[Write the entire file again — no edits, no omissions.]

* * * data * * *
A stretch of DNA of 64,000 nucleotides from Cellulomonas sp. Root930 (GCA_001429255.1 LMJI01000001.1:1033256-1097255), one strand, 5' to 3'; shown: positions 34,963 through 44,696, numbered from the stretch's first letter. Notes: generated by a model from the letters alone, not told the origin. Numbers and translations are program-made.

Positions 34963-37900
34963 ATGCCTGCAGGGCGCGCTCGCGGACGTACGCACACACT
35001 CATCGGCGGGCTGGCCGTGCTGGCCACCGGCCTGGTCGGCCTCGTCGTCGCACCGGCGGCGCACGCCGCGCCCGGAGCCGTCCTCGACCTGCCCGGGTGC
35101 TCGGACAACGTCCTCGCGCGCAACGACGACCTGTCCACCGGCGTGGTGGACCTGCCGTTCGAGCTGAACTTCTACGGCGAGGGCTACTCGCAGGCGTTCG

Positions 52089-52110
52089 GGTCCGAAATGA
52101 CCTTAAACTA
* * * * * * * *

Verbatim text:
A stretch of DNA of 64,000 nucleotides from Cellulomonas sp. Root930 (GCA_001429255.1 LMJI01000001.1:1033256-1097255), one strand, 5' to 3'; shown: positions 34,963 through 44,696, numbered from the stretch's first letter. Notes: generated by a model from the letters alone, not told the origin. Numbers and translations are program-made.

Positions 34963-37900
34963 ATGCCTGCAGGGCGCGCTCGCGGACGTACGCACACACT
35001 CATCGGCGGGCTGGCCGTGCTGGCCACCGGCCTGGTCGGCCTCGTCGTCGCACCGGCGGCGCACGCCGCGCCCGGAGCCGTCCTCGACCTGCCCGGGTGC
35101 TCGGACAACGTCCTCGCGCGCAACGACGACCTGTCCACCGGCGTGGTGGACCTGCCGTTCGAGCTGAACTTCTACGGCGAGGGCTACTCGCAGGCGTTCG

Positions 52089-52110
52089 GGTCCGAAATGA
52101 CCTTAAACTA